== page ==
The chapter, “Why Adults Still Matter Most” focuses on adults as “guides on the side”, supplying and enabling technology consumption. The authors suggest that adults are to exist at a “new level”, doing for children only what computers cannot do. Adults still matter most for no other reason than because computers have not entirely replaced them. Accordingly, they state that “children who interact with technology while working with adults who can set good examples and guide them to new heights are receiving tremendous advantages.” This would be good if it were true. But no part of this claim is defined, explained or substantiated. They tell us
we should thrill in the adventure of the unknown, the “dazzling promise”, the “wonders of digitization”. They ask us to be disinterested in facts, pay no attention to human relationships and, instead, embrace a dream. Chapter by chapter, Guernsey and Levine drag the advertising industry’s old burden: create demand for things we don’t need and shape what people think they want.
In lieu of data or solid analysis to persuade, Tap, Click, Read is an elaborate marketing piece that relies on the language and techniques of advertising to sell ideas. Instead of outcomes predicted by research, they continually refer to “possibilities” and “potential’; strangely using terms like “literacy opportunities” instead of “reading”. Sunny optimism stands in for facts, and speculation is repeatedly referred to as “expertise.” In a spectacular collapse of the distinction between marketing and objectivity, they include an evaluation of apps that relies solely on the claims made by companies that profit from them. Tap, Click, Read is most grim where it dilutes the love of reading –critical to literacy and the future of the book– into a Pavlovian framework, (“motivation to read and learn”) centered on commercial characters, electronic badges and data collection.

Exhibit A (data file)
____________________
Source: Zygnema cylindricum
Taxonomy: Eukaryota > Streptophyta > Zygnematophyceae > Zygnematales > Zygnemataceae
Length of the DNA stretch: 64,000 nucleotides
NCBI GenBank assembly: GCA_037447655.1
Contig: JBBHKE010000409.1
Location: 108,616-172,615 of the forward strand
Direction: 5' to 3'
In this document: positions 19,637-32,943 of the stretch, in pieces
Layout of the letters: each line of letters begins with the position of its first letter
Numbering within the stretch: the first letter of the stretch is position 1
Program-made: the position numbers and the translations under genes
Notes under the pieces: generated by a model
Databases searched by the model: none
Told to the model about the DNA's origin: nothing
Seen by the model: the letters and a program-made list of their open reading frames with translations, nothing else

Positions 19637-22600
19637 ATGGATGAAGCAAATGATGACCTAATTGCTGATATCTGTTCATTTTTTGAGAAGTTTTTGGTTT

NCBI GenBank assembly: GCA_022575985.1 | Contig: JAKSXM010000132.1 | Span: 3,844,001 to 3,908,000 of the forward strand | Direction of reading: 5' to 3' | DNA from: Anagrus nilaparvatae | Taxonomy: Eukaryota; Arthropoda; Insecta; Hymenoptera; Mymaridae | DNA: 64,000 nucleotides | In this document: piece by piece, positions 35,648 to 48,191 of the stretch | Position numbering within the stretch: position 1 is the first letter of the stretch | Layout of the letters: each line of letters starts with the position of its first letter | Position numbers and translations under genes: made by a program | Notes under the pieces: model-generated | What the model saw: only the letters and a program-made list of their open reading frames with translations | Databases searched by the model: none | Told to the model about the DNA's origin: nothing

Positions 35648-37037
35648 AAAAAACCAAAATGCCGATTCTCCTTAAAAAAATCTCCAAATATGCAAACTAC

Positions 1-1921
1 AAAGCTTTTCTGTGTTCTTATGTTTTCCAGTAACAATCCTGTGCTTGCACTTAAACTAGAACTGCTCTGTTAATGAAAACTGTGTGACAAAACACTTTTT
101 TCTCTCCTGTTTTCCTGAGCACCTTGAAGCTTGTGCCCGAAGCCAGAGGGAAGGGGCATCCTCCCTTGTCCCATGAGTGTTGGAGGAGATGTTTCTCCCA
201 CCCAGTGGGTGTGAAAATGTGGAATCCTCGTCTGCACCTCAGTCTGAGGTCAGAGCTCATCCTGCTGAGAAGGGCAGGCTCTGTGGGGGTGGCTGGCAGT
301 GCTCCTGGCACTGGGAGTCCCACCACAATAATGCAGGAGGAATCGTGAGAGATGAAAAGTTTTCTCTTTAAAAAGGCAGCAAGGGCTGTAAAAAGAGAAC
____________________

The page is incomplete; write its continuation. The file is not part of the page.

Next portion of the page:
A few bright spots in the book consider technology applications created for and used by parents. There is a texting service, for example, that encourages parents to play and talk with their children. Ironically, technology might help parents remember what technology overuse has caused them to forget.
This book is most valuable for studying how the ‘battle” between human and machine is not real, but the battle between humans and the corporate agenda is all too real. The Seattle Public Library recently got a black eye when its $2 million dollar marketing plans veered too far from public service into corporate culture that their public found “sleek, soulless and sad”. Libraries beware. Tap, Click, Read is ubersleek, ubersoulless and ubersad.
Librarians looking for a new, research-guided book that centers on what children need to become readers, human concerns and gives due consideration to current technologies, see the excellent, Raising Kids Who Read: What Parents and Teachers Can Do by Daniel T. Willingham.
Kathy Kleckner has a Masters Degree in Library and Information Science from Dominican University and has served as a public librarian in Minnesota for 12 years. She is passionate about the science of supporting early literacy skill development, the love of reading and the parent-child bond. She believes that the parent-child bond is critical to supporting all children’s learning through all stages of development and is deeply concerned about technology use weakening that bond to the detriment of children, literacy and family life.